This issue has a stellar cast of contributors, including Bentley Little, Simon Clark, Darrell Schweitzer, Jack Ketchum, and many others. The cover is by Alan M. Clark, and the issue is cover-dated May 2014. Here’s the complete table of contents:


“In the Room” by Bentley Little
“Sacred Duty” by Simon Clark
“Odd Man Out” by Darrell Schweitzer
“A Million Miles from Graceland” by Christopher Reynaga
“Gorilla in my Room” by Jack Ketchum

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June Short Story Roundup

Tuesday, July 15th, 2014 | Posted by Fletcher Vredenburgh

oie_1525953ATtCjv09It’s story time, kids! For the newcomers, that’s when I pore over the new short heroic fiction stories published in the previous month and let you know what I think about them. My goal is to shine a spotlight on the authors and magazines doing the yeoman-like work of creating new swords & sorcery tales and getting them into the reading public’s hands. It is my contention that S&S is a genre best served by short stories. I hope, with Black Gate as my bullhorn, I’m helping draw readers to some exciting and interesting new writing with each installment of the roundup.

For two-and-half years, Swords and Sorcery Magazine, published and edited by Curtis Ellett, has presented two new stories every month. That’s over fifty stories so far — the equivalent of four or five Lin Carter-edited anthologies. I’ve written before that the magazine’s sensibilities are pretty much exactly aligned with what it says on the masthead: swords and sorcery. But there are times the magazine shifts its focus a little.

By Any Other Name” by S. A. Hunter is about what happens when a nameless young girl and her guardian are visited by a minstrel. The girl suffers under a curse and despite strong warnings, the bard proves too persistent for his own good and tries to overcome it. The story and the minstrel put me in mind of a host of fairy tales that tell of the unfortunate older brothers who die before their youngest one shows up and saves the princess.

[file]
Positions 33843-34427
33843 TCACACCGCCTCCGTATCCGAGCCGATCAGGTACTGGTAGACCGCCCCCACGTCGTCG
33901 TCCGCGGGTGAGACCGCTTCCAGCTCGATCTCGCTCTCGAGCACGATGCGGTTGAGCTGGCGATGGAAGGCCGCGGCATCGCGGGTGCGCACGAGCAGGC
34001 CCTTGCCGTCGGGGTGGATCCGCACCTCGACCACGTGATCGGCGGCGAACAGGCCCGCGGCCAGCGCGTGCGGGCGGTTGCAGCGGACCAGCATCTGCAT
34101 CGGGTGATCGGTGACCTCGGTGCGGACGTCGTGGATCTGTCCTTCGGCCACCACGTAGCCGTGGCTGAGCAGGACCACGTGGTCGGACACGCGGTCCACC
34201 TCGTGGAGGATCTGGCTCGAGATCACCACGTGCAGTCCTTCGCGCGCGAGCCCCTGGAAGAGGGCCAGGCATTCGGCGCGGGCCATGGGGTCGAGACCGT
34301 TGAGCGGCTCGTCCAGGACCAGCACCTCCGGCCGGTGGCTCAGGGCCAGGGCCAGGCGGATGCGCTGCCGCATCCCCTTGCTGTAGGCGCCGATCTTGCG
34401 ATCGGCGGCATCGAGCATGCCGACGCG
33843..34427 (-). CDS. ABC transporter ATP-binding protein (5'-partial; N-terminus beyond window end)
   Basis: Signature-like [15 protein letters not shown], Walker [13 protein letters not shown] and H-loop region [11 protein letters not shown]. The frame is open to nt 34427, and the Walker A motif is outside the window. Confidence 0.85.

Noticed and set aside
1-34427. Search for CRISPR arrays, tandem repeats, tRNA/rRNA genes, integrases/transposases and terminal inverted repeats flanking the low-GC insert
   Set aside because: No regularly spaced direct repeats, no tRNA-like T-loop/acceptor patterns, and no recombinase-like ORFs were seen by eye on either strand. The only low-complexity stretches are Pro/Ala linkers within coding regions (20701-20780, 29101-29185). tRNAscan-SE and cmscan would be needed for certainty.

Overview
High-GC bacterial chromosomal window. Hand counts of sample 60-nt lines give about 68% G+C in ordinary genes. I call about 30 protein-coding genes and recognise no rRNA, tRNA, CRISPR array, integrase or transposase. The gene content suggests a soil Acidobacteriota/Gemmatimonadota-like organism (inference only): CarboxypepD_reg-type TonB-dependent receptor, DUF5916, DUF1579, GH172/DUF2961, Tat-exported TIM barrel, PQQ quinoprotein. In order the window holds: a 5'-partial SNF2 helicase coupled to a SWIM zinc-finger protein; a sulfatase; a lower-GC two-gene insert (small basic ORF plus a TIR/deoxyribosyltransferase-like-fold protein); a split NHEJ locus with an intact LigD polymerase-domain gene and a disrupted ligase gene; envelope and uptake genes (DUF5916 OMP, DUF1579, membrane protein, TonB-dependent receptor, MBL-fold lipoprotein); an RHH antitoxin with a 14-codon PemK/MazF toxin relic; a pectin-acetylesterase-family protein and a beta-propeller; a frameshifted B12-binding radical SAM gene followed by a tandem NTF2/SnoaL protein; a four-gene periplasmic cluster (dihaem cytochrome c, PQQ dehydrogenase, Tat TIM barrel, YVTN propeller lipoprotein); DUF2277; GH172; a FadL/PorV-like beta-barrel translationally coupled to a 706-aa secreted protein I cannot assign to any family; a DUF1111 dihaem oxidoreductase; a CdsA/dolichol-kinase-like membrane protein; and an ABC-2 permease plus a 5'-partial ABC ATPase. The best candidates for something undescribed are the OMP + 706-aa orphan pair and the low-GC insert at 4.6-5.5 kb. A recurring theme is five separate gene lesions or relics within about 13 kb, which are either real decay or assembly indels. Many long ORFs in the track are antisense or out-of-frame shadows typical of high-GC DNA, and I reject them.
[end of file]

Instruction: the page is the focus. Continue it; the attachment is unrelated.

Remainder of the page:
Keshia Swain’s “Inner Strength” is narrated by a trainee healer, Damali. When her mistress travels to spend time with her dying brother, Damali is confronted by intruders and finds herself drawing on heretofore unrealized reserves to confront them. There was just enough going on here to keep me interested and enough questions left unanswered to leave me wanting more.

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The Original Bug-Eyed Monster: Astounding Stories, May 1931

Sunday, July 13th, 2014 | Posted by John ONeill

Astounding Stories May 1931-smallPulps are my weakness. I discovered them when I was just 12 years old, in Jacques Sadoul’s marvelous art book 2000 A.D. Illustrations From the Golden Age of Science Fiction Pulps (which I discussed back in May). That book sparked a lifetime interest in pulp magazines, where American science fiction was born.

Of course, I was too young to have purchased or read any pulp magazines myself in 1976. Pulps died out in the 1950s, killed off by wartime paper shortages and changing economics. So I’ve relied on the collector’s market to supply me with magazines — an expensive proposition, especially if you’re a completist.

Over the years, I’ve gotten more discriminating in my collecting. I dearly love Planet Stories, Weird Tales, Amazing Stories, Thrilling Wonder, Unknown, Air Wonder Stories, and many other pulps. But my favorite is Astounding Stories (later Astounding Science Fiction), the magazine which — under legendary editor John W. Campbell — ushered in the so-called Golden Age of Science Fiction, discovering Robert A. Heinlein, A.E. van Vogt, Isaac Asimov, Theodore Sturgeon, and many, many others. Campbell became editor with the October 1937 issue and he quickly transformed the entire field. 

Curiously, the most expensive and in-demand issues of Astounding aren’t from Campbell’s reign, however. They’re from its first three years, 1930-1933, the period known as the Clayton Astounding, when it was owned by Clayton Magazines. That’s their symbol, the little blue pennant, in the top right of the cover at left.